Interested in training for your team? Click here to learn more

Form 1120-F Reporting for Foreign Corporations: Filing Obligations Under IRS Scrutiny

Effectively Connected Income, Permanent Establishment and Treaty Position Exemption Claims, Protective Returns

Recording of a 110-minute CPE webinar with Q&A

This program is included with the Strafford CPE Pass. Click for more information.
This program is included with the Strafford CPE+ Pass. Click for more information.
This program is included with the Strafford All-Access Pass. Click for more information.

Conducted on Tuesday, October 10, 2017

Recorded event now available

or call 1-800-926-7926

This course will provide corporate tax professionals with a solid and practical guide to Form 1120-F. The panel will focus on the key schedules unique to Form 1120-F, discuss the permanent establishment rules, and offer useful guidance in filing protective returns and other strategies to avoid IRS audit challenges.


The IRS recently announced it will address Form 1120-F noncompliance as a focus of its Large Business and International Division’s Audit and Compliance Campaign. The announcement signals a change in the Service’s emphasis and follows data findings that 1120-F non-filing is widespread and increasing.

Foreign corporations must file Form 1120-F if they engaged in a trade or business in the United States, or had income, gain or loss that would be treated as effectively connected with the conduct of a U.S. trade or business. Filing obligations go further than these two criteria: a corporation taking the position that it avoided having a permanent establishment in the U.S. or claiming some other income tax treaty benefit must also file to document that position.

Foreign corporations with only limited activities may file a “protective return” to preserve tax benefits if an IRS examination later proves the corporation should have filed a return.

While Form 1120-F is similar in structure to the income tax return of a domestic corporation in terms of information required, taxpayers filing an 1120-F also must allocate U.S. source and foreign source income and deductions. Tax advisers need to know the rules for determining income sourcing to avoid tax consequences.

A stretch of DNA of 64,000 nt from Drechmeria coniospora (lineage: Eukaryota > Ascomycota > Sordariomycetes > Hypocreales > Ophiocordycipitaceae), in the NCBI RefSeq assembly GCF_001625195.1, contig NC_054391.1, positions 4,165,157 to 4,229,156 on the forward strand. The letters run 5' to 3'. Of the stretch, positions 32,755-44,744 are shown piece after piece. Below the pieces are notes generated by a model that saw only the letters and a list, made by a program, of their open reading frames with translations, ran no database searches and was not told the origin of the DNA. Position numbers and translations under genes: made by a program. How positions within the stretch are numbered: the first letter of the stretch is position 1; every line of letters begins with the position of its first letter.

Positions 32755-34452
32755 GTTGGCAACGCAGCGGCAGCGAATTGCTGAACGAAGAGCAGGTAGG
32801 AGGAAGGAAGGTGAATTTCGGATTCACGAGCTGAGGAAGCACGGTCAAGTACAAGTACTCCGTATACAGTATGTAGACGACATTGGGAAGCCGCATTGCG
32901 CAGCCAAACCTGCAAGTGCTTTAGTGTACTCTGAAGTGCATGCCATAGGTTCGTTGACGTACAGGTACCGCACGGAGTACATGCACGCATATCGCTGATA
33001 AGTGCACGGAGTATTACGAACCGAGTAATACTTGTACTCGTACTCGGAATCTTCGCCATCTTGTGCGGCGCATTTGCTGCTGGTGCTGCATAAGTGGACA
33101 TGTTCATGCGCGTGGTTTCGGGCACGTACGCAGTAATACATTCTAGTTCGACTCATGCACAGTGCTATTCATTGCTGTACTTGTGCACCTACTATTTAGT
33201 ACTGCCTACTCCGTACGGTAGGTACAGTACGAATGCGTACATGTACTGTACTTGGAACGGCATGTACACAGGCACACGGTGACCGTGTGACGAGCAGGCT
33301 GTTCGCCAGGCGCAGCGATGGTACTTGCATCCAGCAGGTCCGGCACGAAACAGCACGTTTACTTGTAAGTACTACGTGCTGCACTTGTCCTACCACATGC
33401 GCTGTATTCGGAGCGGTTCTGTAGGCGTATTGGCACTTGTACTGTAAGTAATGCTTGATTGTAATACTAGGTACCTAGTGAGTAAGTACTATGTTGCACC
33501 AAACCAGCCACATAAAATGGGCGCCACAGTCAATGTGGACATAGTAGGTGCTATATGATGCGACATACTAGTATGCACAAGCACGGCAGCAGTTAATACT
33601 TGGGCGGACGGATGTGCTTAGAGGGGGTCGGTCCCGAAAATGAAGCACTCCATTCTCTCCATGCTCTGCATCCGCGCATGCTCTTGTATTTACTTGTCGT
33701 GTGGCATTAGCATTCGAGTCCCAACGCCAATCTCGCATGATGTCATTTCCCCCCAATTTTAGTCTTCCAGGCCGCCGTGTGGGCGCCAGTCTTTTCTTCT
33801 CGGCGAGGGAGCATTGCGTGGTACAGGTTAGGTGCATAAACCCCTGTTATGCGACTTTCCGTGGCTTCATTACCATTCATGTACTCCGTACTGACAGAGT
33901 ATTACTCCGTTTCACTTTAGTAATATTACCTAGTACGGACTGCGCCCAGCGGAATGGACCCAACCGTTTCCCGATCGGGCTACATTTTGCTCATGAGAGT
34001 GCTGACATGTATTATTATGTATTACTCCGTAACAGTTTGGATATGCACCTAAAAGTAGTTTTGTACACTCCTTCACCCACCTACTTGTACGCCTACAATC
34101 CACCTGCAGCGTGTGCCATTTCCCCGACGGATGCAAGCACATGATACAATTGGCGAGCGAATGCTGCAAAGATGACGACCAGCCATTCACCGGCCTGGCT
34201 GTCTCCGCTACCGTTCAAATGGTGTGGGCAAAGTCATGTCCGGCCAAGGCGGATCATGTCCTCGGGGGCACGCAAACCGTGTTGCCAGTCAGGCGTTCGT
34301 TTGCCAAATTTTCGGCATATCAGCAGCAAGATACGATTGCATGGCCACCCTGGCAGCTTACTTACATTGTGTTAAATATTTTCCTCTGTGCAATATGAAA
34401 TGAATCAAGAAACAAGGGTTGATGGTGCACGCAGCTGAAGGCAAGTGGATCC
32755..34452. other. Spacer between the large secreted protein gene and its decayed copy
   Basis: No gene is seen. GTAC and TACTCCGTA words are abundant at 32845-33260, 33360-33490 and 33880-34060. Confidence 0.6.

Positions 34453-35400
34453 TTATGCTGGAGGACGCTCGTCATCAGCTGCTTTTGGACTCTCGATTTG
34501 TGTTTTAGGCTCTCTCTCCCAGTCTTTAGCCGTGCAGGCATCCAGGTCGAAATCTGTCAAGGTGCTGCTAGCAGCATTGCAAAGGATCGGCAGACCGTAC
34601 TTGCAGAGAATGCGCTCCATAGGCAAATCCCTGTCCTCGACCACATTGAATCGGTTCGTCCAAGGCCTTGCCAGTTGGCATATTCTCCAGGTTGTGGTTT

Listen as our experienced panel provides a practical guide to completing Form 1120-F, including determination of filing requirements and other audit avoidance strategies, and completing schedules specific to Form 1120-F.



  1. Form 1120-F filing requirements: Who must file
  2. Transactions subject to 1120-F filing obligations
  3. Treaty provisions
  4. Protective returns
  5. Exceptions
  6. IRS audit priority campaign


The panel will discuss these and other important topics:

  • Permanent establishment issues and challenges
  • Types of corporations that must file
  • Filing Form 1120-F to claim a treaty benefit
  • Protective returns
  • How the IRS will pursue its examination campaign of noncompliant corporations
  • Penalties for delinquence


Barsky, Stanley
Stanley Barsky

Fox Rothschild

Mr. Barsky's practice involves a broad range of transactional and general advisory tax law matters, with a focus on...  |  Read More

Phelan, Kimberlee
Kimberlee S. Phelan, CPA, MBA

Tax Partner
Withum Smith+Brown

Ms. Phelan has more than 15 years of tax and accounting experience at national and regional accounting firms. Her...  |  Read More

Gifford, Dirk
Dirk Gifford

Managing Director, International Tax Services

Mr. Gifford serves in the firm's International Corporate Services Practice. He focuses on working primarily with...  |  Read More

Samtoy, John
John Samtoy

Tax Partner
Holthouse Carlin & Van Trigt

Mr. Samtoy’s practice specializes in international tax compliance and consulting services, with a focus on...  |  Read More

Access Anytime, Anywhere

CPE credit is not available on downloads.